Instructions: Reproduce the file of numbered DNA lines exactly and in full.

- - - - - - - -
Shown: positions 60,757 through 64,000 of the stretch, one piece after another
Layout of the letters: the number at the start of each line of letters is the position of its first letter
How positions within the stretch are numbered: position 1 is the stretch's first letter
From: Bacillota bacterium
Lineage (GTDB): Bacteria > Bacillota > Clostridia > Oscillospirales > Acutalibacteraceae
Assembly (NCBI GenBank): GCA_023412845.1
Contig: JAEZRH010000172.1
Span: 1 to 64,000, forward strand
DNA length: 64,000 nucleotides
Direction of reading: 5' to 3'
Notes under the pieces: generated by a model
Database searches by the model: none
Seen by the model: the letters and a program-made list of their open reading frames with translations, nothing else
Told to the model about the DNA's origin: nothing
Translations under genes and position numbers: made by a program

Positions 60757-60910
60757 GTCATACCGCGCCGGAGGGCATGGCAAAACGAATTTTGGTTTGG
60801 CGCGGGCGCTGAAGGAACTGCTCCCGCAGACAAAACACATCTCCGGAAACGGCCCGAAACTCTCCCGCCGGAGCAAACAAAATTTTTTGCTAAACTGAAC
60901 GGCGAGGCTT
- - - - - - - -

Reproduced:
Shown: positions 60,757 through 64,000 of the stretch, one piece after another
Layout of the letters: the number at the start of each line of letters is the position of its first letter
How positions within the stretch are numbered: position 1 is the stretch's first letter
From: Bacillota bacterium
Lineage (GTDB): Bacteria > Bacillota > Clostridia > Oscillospirales > Acutalibacteraceae
Assembly (NCBI GenBank): GCA_023412845.1
Contig: JAEZRH010000172.1
Span: 1 to 64,000, forward strand
DNA length: 64,000 nucleotides
Direction of reading: 5' to 3'
Notes under the pieces: generated by a model
Database searches by the model: none
Seen by the model: the letters and a program-made list of their open reading frames with translations, nothing else
Told to the model about the DNA's origin: nothing
Translations under genes and position numbers: made by a program

Positions 60757-60910
60757 GTCATACCGCGCCGGAGGGCATGGCAAAACGAATTTTGGTTTGG
60801 CGCGGGCGCTGAAGGAACTGCTCCCGCAGACAAAACACATCTCCGGAAACGGCCCGAAACTCTCCCGCCGGAGCAAACAAAATTTTTTGCTAAACTGAAC
60901 GGCGAGGCTT